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Leeds Live
Kieran King

The Leeds United starting XI which played in the 1996 League Cup final fiasco

The League Cup hasn't provided Leeds United with the fondest memories in recent years, having reached the fourth round just five times since 2001.

They do, however, have the opportunity to progress into that stage of the competition when they take on Championship high-flyers Fulham at Craven Cottage tonight.

It's expected to be a much-rotated Whites side as Marcelo Bielsa looks to juggle an already thin squad, with Patrick Bamford and Luke Ayling ruled out due to injury.

The task might be a bit harder but this team will want to try and emulate the last Leeds XI that went all the way to the final back in 1996.

It was a historic run that saw the Whites beat Notts County, Derby County, Blackburn Rovers, Reading and Birmingham City on route to facing Aston Villa at Wembley.

This was the last time Leeds got to a final of any major cup but Howard Wilkinson's men were unable to win the game, losing 3-0 courtesy of goals from Savo Milosevic, Ian Taylor and Dwight Yorke. Wilkinson was subsequently jeered by fans after the final whistle as he made his way to the dressing rooms at Wembley.

Leeds Live takes a look back at the XI which took to the field that day.

John Lukic

Having started his career with the Whites, Lukic would go on to become one the club's greatest-ever goalkeepers for his longevity and quality between the sticks.

The Chesterfield-born stopper made his debut in 1979 and went on to play a further 165 times before joining Arsenal, where he won a League Cup and the First Division title.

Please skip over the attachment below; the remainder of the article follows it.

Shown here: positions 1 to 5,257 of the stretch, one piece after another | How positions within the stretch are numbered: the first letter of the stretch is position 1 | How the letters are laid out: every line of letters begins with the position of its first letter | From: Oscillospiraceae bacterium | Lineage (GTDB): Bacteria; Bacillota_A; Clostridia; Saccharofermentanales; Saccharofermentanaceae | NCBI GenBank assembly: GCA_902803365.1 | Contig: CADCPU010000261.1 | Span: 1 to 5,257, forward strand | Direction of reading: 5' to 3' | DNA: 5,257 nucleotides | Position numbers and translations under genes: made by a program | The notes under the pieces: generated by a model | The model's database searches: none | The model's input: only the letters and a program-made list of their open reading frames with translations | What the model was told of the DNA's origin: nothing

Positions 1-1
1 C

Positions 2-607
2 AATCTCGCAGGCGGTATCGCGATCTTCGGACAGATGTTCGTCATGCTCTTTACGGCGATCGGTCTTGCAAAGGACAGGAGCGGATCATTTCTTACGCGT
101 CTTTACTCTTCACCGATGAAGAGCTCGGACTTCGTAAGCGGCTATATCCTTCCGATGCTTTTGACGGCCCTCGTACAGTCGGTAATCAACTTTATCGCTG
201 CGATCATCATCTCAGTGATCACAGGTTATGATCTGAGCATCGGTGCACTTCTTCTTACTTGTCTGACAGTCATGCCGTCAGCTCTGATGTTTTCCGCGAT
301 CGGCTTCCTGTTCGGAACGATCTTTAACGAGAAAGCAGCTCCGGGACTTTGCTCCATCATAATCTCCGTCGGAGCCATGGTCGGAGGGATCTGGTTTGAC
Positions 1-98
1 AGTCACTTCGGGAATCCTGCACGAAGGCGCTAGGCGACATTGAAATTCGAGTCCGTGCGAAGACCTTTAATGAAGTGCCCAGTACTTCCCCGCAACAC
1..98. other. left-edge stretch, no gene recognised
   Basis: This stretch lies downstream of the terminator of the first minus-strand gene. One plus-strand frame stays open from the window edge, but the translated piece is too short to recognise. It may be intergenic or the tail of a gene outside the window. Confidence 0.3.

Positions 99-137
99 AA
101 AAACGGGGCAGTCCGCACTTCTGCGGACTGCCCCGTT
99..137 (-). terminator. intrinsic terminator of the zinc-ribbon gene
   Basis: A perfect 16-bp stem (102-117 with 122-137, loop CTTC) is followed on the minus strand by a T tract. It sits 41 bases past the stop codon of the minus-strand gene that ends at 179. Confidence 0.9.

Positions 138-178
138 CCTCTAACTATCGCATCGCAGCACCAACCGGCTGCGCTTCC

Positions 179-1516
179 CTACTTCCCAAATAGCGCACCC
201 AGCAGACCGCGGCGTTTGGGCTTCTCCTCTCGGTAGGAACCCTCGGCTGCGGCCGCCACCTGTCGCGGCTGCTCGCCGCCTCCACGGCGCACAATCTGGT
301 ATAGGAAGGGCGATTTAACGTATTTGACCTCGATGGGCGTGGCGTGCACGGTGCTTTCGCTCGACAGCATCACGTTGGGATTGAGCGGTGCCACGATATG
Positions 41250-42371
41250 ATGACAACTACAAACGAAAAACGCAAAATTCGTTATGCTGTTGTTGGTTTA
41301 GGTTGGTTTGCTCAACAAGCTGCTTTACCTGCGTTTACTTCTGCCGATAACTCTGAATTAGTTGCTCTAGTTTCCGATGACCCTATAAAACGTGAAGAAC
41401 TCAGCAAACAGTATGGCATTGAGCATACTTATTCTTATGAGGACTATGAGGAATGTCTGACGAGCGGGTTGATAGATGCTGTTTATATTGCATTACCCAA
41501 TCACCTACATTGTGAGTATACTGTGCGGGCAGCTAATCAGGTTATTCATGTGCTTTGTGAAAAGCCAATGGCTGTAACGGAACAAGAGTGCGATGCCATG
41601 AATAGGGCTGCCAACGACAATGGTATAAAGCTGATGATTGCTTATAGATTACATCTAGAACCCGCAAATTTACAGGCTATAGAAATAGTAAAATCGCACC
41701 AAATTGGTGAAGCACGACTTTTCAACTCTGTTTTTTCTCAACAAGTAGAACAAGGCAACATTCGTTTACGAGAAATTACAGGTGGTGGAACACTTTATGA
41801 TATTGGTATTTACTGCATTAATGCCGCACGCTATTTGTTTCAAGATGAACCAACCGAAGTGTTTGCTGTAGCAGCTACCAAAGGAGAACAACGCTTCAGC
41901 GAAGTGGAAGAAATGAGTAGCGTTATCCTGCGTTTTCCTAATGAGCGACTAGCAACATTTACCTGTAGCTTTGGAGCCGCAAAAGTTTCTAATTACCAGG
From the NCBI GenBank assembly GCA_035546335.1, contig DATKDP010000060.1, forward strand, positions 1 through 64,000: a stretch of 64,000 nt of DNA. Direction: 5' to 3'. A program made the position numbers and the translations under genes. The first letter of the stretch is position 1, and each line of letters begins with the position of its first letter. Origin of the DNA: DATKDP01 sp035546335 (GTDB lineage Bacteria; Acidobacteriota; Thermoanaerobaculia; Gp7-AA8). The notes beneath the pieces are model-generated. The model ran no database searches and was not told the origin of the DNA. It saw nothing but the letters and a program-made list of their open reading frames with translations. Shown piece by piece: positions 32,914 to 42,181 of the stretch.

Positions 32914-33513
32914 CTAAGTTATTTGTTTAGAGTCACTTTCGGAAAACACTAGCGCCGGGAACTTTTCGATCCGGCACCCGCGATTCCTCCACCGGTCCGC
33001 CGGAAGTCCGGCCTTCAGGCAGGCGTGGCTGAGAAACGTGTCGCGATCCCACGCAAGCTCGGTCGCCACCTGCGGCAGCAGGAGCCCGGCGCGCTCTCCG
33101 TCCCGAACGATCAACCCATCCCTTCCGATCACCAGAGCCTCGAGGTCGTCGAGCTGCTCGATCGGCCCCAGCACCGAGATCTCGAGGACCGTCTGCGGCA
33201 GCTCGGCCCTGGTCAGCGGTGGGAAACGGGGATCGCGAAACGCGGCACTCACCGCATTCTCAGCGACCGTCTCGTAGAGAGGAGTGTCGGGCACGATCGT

But Lukic returned to Elland Road and helped secure another top-flight triumph, whilst also playing an important role in the League Cup run in 1996, featuring in every round.

David Wetherall

A no-nonsense defender, Wetherall joined the Whites just as he was completing the final year of his Chemistry degree at the University of Sheffield.

He had chosen to combine his education whilst playing for Sheffield Wednesday at the time, but committed to football full-time at Leeds and went on to be a key figure in Wilkinson's side.

Wetherall was also named as the Player of the Season in 1995 and finished his Whites career with 18 goals in 250 appearances, before retiring at Bradford City.

Mark Draper of Aston Villa is put under pressure by Leeds United's David Weatherall in the 1996 League Cup final. (Mark Leech/Getty Images)

John Pemberton

The 56-year-old came through the ranks at Rochdale, but went on to make a name for himself at Crewe Alexandra as he earned a move to Second Division Crystal Palace.

After a further spell at Sheffield United, Pemberton signed for Leeds in 1993 and went on to become a cult figure due to his determination and high work-rate.

He appeared in his second major final for the Whites in that League Cup final defeat, before ending his career at Crewe.

Gary Kelly

A club legend can often be bandied around too often in football nowadays, especially given how fast the modern-day game has progressed since the inception of the Premier League.

However, there's no doubt that Kelly would be seen in that way by Leeds supporters after his 16-year service which started all the way back in 1992.

An Irish international, the right-back only played domestically for the Whites and played 531 matches in total, helping them to multiple top-six Premier League finishes and a League Cup final, of course.